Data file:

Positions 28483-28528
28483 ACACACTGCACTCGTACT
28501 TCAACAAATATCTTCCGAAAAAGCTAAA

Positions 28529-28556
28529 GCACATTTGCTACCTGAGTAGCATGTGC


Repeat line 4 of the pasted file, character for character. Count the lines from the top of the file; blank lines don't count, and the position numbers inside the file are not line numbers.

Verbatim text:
Positions 28529-28556